Here's a fascinating thought...

One last note on the Ascension - this from Damian Howard SJ - in his summary of NT Wright's insights:  when the story of the Ascension is focused on how Christ becomes king - and what the kingdom of God means in the Judeo-Christian canon - it offers a "crowning moment in the resolution of the apocalyptic vision first articulated in the poetry of Daniel.

I saw one like a human being (Son of Man - Christ's favorite self reference)
   coming with the clouds of heaven.
And he came to the Ancient One
   and was presented before him.
To him was given dominion
   and glory and kingship,
that all peoples, nations and languages
   should serve him.
His dominion is an everlasting dominion
   that shall not pass away,
and his kingship is one
   that shall never be destroyed.
Howard notes:  the coronation of the one like a human being (Son of Man)... is presented exactly as an onlooker in heaven would enjoy the scene. It is a dream-vision - an imaginative rendition of the deep, hope-filled aspiration of faithful Jews, suffering persecution at the hands of an enemy so powerful they could scarcely envisage ever overcoming it. The Ascension, therefore in the words of Douglas Farrow, is quite simply the very same event (from Daniel) as viewed from earth, the Son of Man setting out on His journey to take up His throne alongside 'the Ancient One.'

The words of St. Paul note something similar in Philippians II:

Think of yourselves the way Christ Jesus thought of himself. He had equal status with God but didn't think so much of himself that he had to cling to the advantages of that status no matter what. Not at all. When the time came, he set aside the privileges of deity and took on the status of a slave, became human! Having become human, he stayed human. It was an incredibly humbling process. He didn't claim special privileges. Instead, he lived a selfless, obedient life and then died a selfless, obedient death—and the worst kind of death at that—a crucifixion. Because of that obedience, God lifted him high and honored him far beyond anyone or anything, ever, so that all created beings in heaven and on earth—even those long ago dead and buried—will bow in worship before this Jesus Christ, and call out in praise that he is the Master of all, to the glorious honor of God the Father.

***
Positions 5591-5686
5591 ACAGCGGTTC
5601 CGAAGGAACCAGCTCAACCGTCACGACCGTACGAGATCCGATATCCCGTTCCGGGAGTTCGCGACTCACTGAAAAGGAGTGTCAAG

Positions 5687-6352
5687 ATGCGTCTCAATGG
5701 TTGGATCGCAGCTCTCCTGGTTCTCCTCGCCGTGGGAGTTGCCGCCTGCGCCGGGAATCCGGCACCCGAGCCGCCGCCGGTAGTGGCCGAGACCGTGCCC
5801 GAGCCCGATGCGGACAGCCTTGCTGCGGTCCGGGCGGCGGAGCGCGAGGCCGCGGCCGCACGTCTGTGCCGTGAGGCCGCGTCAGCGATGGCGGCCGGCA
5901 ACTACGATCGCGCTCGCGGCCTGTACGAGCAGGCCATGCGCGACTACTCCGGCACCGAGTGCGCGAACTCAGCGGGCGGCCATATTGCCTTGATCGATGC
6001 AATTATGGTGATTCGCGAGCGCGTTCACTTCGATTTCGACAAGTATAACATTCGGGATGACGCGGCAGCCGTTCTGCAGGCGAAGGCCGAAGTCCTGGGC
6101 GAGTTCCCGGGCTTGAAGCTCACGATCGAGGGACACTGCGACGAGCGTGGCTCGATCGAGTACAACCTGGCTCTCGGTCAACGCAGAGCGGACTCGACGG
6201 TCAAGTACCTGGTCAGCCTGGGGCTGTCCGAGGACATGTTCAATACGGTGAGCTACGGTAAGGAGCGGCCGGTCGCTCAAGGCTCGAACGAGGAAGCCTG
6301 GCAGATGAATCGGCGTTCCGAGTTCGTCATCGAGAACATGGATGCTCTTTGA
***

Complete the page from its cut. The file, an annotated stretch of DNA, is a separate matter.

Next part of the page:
Here the Ascension as recorded in Luke-Acts depicts the mystery of the Hebrew Bible revealed in the presence of the disciples.  Interesting, yes?  Consequently, this imaginative and poetic understanding of Jesus as King of heaven - not "kin" in some half-baked and sibling society attempt at inclusivity - but king invites a metaphorical vision of Christ's compassion becoming the heart of justice, judgment and God's will.  In the best mythopoetic sense, a king invites the common good:  not only is balance restored between the physical and the spiritual in a healthy kingdom, but the well-being of the least is protected and honored.

For too long the Reformed tradition has insisted on an anemic utilitarianism for fear of being too "Catholic."  Let's get over our fears, our selves and our prejudices and go deeper into the mystical wisdom of the poetry of the Ascension.


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